This thread covers some of that issue, with a lot of good input from knowledgeable folks on both sides: http://www.getdpi.com/forum/medium-format-systems-and-digital-backs/59120-capture-one-lr6.html

Now, smaller formats are getting better all the time. Canon has been revamping it's lens line for high res sensors for a long time and we now have some very nice lenses from Zeiss like the Otus, Milvus and Batis lens lines. So, question is if it is better to spend a set of great 24x36 lenses and a good 24x36mm camera or spend much more on an MFD system.

MFD-backs have often been used with technical cameras or optical bench devices, but modern sensors don't play that well with large format lenses designed for film as sensors don't like oblique beam angles.

Quite a few users have switched from MFD backs on bellow type cameras to smaller systems using MF or Canon lenses with a high MP-count 24x36 body.

The question is of course where 24x36 mm is bound. APS-C seems to stopped around 24 MP right now, that is about 50-55 MP on 24x36 mm. Rumors used to say 70-75 MP for next generation 24x36, it is a bit more than what I would expect for Photokina this year.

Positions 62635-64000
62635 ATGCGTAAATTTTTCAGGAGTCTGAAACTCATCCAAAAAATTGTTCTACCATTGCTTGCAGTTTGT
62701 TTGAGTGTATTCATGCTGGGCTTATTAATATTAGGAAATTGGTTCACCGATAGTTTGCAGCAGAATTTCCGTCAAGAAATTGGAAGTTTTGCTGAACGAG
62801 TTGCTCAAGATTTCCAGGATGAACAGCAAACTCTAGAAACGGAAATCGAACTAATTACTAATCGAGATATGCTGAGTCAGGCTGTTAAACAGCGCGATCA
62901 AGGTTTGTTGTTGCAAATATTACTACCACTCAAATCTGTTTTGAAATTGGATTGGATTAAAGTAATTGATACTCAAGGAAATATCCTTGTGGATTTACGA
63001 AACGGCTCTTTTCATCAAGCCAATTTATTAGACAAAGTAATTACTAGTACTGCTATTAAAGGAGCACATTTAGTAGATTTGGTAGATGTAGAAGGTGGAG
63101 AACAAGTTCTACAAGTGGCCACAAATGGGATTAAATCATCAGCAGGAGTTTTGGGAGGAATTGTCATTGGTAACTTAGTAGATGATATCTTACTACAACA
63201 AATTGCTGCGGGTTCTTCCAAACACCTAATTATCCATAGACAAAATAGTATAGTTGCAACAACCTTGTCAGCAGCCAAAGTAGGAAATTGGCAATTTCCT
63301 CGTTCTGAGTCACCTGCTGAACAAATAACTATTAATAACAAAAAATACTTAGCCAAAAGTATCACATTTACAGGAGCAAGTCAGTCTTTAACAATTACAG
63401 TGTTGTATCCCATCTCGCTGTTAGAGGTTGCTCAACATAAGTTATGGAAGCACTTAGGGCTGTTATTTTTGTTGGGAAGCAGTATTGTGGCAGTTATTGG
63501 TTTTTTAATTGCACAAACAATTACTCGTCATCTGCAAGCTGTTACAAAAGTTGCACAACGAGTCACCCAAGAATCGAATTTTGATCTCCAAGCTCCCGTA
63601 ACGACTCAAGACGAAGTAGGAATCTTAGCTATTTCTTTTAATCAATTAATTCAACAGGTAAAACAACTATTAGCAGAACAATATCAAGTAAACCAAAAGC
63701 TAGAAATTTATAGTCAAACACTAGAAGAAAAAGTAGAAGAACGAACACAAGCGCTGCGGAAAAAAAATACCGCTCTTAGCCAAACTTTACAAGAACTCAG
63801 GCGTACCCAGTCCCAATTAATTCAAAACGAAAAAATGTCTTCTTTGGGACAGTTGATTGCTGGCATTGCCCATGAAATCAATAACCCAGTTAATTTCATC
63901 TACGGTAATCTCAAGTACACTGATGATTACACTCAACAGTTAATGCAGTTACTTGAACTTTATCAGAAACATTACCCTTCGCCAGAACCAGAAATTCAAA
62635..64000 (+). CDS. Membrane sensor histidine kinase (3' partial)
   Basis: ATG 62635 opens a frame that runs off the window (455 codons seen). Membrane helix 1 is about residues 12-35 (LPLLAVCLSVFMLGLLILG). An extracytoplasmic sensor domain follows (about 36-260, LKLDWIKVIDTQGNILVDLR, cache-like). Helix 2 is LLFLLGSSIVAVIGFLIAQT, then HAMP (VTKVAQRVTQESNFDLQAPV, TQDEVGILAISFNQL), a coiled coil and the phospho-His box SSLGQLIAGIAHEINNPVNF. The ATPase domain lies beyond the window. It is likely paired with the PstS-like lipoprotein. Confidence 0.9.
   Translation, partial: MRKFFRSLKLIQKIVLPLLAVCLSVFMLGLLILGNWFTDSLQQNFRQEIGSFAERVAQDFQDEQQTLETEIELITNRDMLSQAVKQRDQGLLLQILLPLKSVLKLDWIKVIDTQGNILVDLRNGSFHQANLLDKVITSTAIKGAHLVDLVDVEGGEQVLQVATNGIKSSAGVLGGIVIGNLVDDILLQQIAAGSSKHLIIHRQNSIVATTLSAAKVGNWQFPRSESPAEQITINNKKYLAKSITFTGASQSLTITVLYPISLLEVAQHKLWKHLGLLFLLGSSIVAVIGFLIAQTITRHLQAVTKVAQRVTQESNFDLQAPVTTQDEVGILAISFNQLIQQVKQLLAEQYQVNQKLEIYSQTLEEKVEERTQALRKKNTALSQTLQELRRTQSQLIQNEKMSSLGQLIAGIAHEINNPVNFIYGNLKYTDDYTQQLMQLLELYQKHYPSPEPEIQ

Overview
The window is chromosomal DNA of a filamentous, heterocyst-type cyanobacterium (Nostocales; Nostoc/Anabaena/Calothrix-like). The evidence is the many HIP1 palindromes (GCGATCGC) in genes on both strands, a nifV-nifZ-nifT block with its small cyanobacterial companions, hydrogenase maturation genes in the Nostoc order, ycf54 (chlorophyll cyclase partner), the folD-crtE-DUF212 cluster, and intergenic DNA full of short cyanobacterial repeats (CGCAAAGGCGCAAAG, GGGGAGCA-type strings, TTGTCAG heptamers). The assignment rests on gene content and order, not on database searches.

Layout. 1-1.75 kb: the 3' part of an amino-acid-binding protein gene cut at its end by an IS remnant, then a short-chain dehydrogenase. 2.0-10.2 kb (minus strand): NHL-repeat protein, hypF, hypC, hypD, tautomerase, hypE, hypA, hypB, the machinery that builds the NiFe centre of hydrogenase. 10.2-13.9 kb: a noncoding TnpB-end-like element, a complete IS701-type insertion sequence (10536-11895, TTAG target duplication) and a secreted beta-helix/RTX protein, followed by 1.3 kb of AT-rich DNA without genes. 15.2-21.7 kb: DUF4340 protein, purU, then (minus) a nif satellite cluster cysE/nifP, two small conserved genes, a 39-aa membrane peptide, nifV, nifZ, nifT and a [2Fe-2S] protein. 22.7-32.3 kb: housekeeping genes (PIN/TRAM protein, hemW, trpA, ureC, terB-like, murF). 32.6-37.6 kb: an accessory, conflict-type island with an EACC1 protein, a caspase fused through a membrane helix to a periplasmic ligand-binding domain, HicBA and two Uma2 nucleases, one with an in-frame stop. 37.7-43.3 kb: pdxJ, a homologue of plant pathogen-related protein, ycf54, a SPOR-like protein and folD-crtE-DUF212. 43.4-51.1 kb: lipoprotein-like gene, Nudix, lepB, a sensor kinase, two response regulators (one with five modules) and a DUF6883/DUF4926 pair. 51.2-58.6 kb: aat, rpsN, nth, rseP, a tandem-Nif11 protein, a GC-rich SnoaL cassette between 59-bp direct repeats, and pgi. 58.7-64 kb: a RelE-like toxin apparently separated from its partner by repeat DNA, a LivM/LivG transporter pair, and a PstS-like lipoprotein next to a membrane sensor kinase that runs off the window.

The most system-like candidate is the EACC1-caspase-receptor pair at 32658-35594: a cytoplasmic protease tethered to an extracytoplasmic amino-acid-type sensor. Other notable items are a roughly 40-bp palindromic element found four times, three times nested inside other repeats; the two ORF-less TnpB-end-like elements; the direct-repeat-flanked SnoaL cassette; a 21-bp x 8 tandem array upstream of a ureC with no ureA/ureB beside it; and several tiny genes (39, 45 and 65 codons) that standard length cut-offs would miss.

Personally, I am pretty sure I am reducing P45+ usage, the Sony system delivers what I need and has a lot of flexibility. Around 40 MP seems to be plenty for my kind of work, the area where I think smaller pixels are beneficial is the reduction of aliasing, that is fake detail any sampling system produces when system resolution is below input resolution. Calculations show that something like 2.5 micron sensors are optimal with Otus-class lenses.

I would say that the original question is a good one that any photographer on a budget needs to ask himself/herself and the answer may be different depending on needs.

Just to mention, I use two Contax RTS era Zeiss zooms, 28-85/3.3-4 and 35-135/3.3-4.5. Both these lenses deliver very good results on the Sony A7rII. The reason I use them that they have manual aperture control.

Best regards
Erik